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Watch: Ga. officer raises money to buy PlayStation for teen working to buy clothes for siblings

Keonte Evans is the oldest of six children and takes an active role in helping his single mother with his siblings


By Avani Kalra
The Atlanta Journal-Constitution

HAPEVILLE, Ga. — When Keonte Evans’ mother heard her teenager was brought home in a police car, she was terrified.

“I was like, ‘What’s going on,’” Gabrielle Evans said. “I was so scared.”

When the same police car pulled back up to her house just a few days later, it made her son’s day. The officer who had been sent to question Keonte Evans, 16, was so impressed with the teen’s politeness that he raised money to buy the teen a PlayStation.

Officer Eric Colleran of the Hapeville Police Department arrived at the scene of a criminal trespassing call last week, where he found Keonte Evans doing yard work. The teenager said he had been hired to trim hedges and pull weeds by the caller’s roommate — he wasn’t trespassing on anyone.

Evans told police he was working to earn some money to buy his five brothers and sisters clothes for school. A big gamer, Keonte Evans told Colleran his dream was to eventually earn enough money to purchase a PlayStation Five.

Keonte Evans is the oldest of six children and takes an active role in helping his single mother with his siblings, his mother said. She said she felt Keonte really deserved his own gaming console.

“I’m happy that my oldest finally got one, because I was trying to come up with the money to surprise him,” she said. “I gave the other ones a PlayStation Four for Christmas.”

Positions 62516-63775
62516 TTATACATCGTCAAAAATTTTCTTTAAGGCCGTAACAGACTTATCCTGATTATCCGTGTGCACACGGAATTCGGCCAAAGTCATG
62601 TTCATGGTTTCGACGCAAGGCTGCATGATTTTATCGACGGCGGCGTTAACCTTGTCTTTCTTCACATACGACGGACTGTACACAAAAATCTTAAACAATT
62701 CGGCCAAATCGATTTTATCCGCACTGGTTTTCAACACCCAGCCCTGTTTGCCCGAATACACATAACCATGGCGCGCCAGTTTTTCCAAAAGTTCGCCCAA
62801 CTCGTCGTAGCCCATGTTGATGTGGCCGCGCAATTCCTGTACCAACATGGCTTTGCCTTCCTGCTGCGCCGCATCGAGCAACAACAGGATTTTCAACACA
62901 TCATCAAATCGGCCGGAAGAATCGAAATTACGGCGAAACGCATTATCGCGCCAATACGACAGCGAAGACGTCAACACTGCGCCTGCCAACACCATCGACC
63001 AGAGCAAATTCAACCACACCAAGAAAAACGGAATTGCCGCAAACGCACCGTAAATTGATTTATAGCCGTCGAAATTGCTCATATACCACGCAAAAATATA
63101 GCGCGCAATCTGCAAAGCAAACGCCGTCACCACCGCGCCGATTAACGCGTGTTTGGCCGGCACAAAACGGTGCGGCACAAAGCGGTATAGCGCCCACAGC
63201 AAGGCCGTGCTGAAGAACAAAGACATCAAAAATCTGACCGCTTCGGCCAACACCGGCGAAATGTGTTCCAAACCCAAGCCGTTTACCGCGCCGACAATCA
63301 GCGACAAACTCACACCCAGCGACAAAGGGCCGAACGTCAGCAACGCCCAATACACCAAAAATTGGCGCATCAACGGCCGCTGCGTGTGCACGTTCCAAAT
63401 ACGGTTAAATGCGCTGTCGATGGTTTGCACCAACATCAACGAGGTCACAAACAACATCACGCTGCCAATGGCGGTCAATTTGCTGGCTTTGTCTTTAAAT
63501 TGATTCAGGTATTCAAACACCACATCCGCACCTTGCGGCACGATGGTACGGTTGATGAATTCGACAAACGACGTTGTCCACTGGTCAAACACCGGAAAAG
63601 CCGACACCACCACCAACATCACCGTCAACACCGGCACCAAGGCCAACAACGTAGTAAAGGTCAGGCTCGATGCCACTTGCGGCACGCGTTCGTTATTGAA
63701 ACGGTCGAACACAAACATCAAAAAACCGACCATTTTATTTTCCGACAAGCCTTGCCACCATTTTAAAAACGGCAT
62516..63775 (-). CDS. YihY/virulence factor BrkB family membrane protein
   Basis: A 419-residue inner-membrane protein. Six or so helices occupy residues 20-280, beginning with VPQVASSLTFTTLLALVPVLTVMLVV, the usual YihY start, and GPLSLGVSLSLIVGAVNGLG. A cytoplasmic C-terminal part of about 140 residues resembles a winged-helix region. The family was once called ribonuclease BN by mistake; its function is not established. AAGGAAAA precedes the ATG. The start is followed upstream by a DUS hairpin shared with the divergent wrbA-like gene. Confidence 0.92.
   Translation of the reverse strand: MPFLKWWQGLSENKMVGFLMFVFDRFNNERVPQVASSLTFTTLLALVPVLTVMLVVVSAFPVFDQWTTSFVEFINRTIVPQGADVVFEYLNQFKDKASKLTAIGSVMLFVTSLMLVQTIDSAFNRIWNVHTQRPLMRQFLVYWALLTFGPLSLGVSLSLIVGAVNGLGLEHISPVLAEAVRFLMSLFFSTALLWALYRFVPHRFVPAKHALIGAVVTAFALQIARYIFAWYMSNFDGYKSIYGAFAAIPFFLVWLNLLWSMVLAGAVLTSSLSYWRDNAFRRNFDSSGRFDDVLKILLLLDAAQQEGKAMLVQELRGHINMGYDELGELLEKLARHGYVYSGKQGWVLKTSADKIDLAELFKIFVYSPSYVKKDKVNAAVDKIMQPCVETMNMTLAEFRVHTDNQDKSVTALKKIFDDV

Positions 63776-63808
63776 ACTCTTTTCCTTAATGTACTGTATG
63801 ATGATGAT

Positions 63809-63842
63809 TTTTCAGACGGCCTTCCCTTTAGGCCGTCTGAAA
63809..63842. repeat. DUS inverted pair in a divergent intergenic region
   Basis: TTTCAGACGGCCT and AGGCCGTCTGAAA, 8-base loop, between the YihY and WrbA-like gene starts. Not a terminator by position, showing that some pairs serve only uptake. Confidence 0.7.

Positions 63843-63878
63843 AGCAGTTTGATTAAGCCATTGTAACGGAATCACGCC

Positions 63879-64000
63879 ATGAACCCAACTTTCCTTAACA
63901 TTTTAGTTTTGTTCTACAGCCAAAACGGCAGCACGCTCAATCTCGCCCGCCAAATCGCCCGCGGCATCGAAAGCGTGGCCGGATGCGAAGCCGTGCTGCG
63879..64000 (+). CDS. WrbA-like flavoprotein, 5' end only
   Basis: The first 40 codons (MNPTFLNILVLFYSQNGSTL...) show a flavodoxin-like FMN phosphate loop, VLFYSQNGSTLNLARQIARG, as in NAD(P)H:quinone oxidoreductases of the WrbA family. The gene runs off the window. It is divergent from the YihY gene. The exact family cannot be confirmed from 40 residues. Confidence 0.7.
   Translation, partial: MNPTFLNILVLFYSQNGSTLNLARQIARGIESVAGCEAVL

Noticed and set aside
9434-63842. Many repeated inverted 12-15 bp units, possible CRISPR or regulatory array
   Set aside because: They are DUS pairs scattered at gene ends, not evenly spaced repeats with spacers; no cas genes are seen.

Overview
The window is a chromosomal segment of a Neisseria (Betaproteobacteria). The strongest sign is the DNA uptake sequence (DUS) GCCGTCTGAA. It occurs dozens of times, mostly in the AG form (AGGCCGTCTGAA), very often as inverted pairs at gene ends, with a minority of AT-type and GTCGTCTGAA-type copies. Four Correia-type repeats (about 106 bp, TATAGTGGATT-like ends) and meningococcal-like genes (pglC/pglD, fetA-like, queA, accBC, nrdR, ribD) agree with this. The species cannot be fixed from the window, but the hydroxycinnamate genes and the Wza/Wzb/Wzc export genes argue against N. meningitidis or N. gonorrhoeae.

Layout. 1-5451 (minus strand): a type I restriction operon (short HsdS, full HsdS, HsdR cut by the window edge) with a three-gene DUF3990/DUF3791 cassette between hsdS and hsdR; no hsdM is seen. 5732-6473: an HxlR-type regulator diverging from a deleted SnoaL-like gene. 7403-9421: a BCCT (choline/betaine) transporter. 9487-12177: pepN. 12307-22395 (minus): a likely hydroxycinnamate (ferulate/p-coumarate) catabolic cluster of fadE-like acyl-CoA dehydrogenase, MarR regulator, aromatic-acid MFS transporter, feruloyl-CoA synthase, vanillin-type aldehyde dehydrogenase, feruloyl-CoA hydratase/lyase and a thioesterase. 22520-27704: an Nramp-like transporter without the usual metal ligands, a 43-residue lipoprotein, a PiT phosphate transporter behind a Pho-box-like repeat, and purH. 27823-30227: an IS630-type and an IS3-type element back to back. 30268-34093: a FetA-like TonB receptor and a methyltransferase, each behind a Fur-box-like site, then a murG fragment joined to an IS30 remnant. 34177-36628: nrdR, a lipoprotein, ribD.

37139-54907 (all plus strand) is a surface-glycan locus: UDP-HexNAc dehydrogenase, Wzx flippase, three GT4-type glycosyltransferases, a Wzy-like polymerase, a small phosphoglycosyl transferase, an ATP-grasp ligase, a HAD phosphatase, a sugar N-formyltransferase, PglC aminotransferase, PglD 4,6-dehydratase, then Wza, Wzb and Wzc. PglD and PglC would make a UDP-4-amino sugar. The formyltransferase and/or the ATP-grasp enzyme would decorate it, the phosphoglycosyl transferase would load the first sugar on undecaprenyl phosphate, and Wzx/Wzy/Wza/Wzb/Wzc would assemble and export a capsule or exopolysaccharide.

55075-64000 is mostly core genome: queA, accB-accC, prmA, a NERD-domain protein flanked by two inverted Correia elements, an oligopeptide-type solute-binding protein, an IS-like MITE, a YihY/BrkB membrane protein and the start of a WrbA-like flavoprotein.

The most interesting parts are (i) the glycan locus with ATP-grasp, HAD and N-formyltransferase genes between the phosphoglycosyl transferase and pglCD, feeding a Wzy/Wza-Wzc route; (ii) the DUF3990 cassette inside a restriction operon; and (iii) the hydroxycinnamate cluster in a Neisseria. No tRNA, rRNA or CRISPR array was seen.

Colleran said he was struck by the young man’s story and his demeanor. Colleran said in his everyday job not everyone is as respectful as Keonte Evans, so he was compelled to help him out.

“This kid was super respectful, and you don’t always get that these days,” Colleran said. “Where I work, you only deal with people, you know, usually in their worst moments. But when I pulled up to him, he didn’t run. He didn’t like get defensive. He had extremely, extremely good manners.”

After Colleran went home, he couldn’t stop thinking about Keonte Evans. He, too, is a gamer and said he appreciated Keonte Evans’ passion and hardworking spirit. So, he turned to social media.

After posting on Tik Tok and Facebook, he raised enough money to purchase a PlayStation.

“I see somebody when I saw him, and I knew it was gonna take him a while doing some yard work to be able to get what he wanted,” Colleran said. “So I just thought I could speed it up and do it for him and then whatever he you know, saves up doing yard work from now on, he can just spend straight on him and his other siblings.”

Colleran told Keonte Evans he would be checking in on him. So, when Keonte Evans saw the patrol car pull up in front of his house, he expected Colleran. But what he didn’t expect was a PlayStation.

After Colleran pulled the console out of his trunk, Evans gave him a hug, ran inside with the PlayStation, then ran outside to give Colleran another hug.

Colleran said raising money for the console took less than four days and fewer than six people.

“I think most people are just good people,” Colleran said. “They’re willing to give, even people that may not have enough to give all on their own, because they know that it only takes a few (dollars) to change somebody’s year.”

Evans’ mom said that it wasn’t necessarily even the new Playstation that struck her when she got home that night. She had forbidden Evans from doing yard work, afraid of another police call. She says she worries a lot about what could have happened to her son, and she was incredibly proud of the way her son handled the situation and the reward he’d received for it.

“It made me feel so, so good,” Gabrielle Evans said. “It made me feel like I did a good job raising my son. I was so shocked that the police had seen that in my son.”

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